Occupational vs Physical Therapy

Discussion in 'Fibromyalgia Main Forum' started by schaken, Apr 6, 2006.

  1. schaken

    schaken New Member

    Hi everyone.

    I don't post often anymore. My left forearm has been hurting for alot of weeks.

    My Dr is sending me to an occupational therapist. What do they do. I have been in physical therapy before and received massive relief.

    Is this kind of a self-help program?

    Thank you all

  2. lolee

    lolee New Member

    a kiss is jus a kiss, a sigh is just a sigh . . .oh sorry ooops, no seriously

    OT = Occupational Therapy = Top half of the body = arms, neck, trunk strenth; also things like: ADL's (activities of daily living) brushing hair & teeth, showering, working around the house, etc. They also concentrate on pacing yourself.

    PT = Physical Therapy = Bottom half of the body = legs, gait (walking) traing, balance endurance, can work closely with OT for things like bed mobility, also concentrate on pacing oneself.


  3. schaken

    schaken New Member

    In physical therapy, they concentrated on my neck and shoulders doing myofascial relief.

    This is supposed to be for that, my behind, thighs and lower legs.

    Any more helpful thoughts, anyone?
  4. EllenComstock

    EllenComstock New Member

    I went for both occupational and physical therapy last fall. I now do pool therapy where the therapist leads us the first half hour doing stretches and different exercises in the water. The last half hour we do whatever we want. They keep the water at 94 degrees. It has been helpful to me and helps to keep my mobility in my right shoulder from worsening.

    The occupational therapist did myofascial therapy on me for an hour and it felt great. She showed me different exercises and stretches to do at home to help keep me as mobile as possible. She asked me what things were hard for me to do at home and work. One thing was vacuuming. She told me to walk with the upright vacuum instead of standing in one place and using my arm. For my cannister, she said to use it by keeping my arms close to my sides-less strain that way. So that was very helpful.

    The physical therapist had me use some of the exercise equipment like the treadmill, go in the pool for a half hour doing exercises they showed me, plus laying down and having them do stretches (mainly on my neck and shoulder-my worst area to help increase my mobility).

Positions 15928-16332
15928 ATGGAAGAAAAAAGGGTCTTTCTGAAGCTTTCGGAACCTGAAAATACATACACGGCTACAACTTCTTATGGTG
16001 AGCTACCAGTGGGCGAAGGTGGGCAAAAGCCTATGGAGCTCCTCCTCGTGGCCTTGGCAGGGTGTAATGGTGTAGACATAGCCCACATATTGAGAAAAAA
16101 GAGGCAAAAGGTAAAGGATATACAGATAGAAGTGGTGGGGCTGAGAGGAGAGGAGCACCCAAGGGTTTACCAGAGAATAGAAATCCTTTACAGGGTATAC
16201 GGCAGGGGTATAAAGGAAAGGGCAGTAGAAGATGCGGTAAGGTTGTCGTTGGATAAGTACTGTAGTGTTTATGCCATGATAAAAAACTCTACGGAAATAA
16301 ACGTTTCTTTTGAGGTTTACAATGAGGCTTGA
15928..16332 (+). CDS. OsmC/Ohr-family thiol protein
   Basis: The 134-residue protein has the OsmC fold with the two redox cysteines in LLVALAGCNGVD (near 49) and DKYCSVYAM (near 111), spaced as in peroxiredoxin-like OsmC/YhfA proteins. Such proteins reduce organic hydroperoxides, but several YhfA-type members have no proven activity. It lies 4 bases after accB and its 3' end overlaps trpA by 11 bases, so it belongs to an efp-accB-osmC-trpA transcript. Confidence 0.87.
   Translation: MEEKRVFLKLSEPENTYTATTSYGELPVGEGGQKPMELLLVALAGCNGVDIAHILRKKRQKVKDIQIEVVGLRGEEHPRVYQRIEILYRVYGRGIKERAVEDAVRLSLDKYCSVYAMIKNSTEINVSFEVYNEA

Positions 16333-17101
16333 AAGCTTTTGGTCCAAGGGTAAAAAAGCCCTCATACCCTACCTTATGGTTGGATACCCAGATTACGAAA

I think it was definitely worth it. I am trying to stay as independent as possible with FMS and other health problems. I'm only 47 and trying to work part-time and take care of my home.

  5. schaken

    schaken New Member

    I'll be 55 this year. I am doing in home health care 35 to 36 hours a week. (This is anything to keep the elderly or infirm in their homes). Very strenous work. Plus on the weekends I keep my home clean.

    I'm very lucky to have an extremely understanding husband. He helps alot. Especially when I am in a bad flare.

    All I want is to keep working, so we can get our bills paid off.

  6. EllenComstock

    EllenComstock New Member

    I'm not here on the weekends since I don't have a computer at home. I get on here when things are slow at work or during my break. I just work mornings as a secretary at a small college in Michigan. I also have the summers off. Good for my FMS, but not good for finances. Fortunately, summers are the busiest time for my husband's job and he works more hours then. Your job sounds like a busy one.

    I read your profile. Sorry your son is in Iraq. I have a co-worker who has a son there, too. It must be so hard to deal with. My co-worker never watches the news. Said it is just too stressful for her. My prayers go out to you and your family. I hope our men and women are sent home soon. This war has gone on too long.

    I hope the therapy is beneficial for you.

  7. KelB

    KelB New Member

    Here in the UK, Occ Therapists offer a variety of techniques to help you do what you need to do to live your life and do your job (if you work).

    This can involve targetted exercise, a look at some equipment that might help you around the home/office, advice on pacing your activity levels to minimse the impact on your forearm. Generally, they try to work out how your condition affects you and how that can be improved.

    Physical Therapists are much more about looking at the condition in isolation and trying to make it better.
  8. schaken

    schaken New Member

    Thank you all.

    I go to my first session today. I guess that they will do an evaluation to see what is needed for me.

    I was approved, by my insurance for 20 sessions, or what is needed.

    Could get expensive for me.


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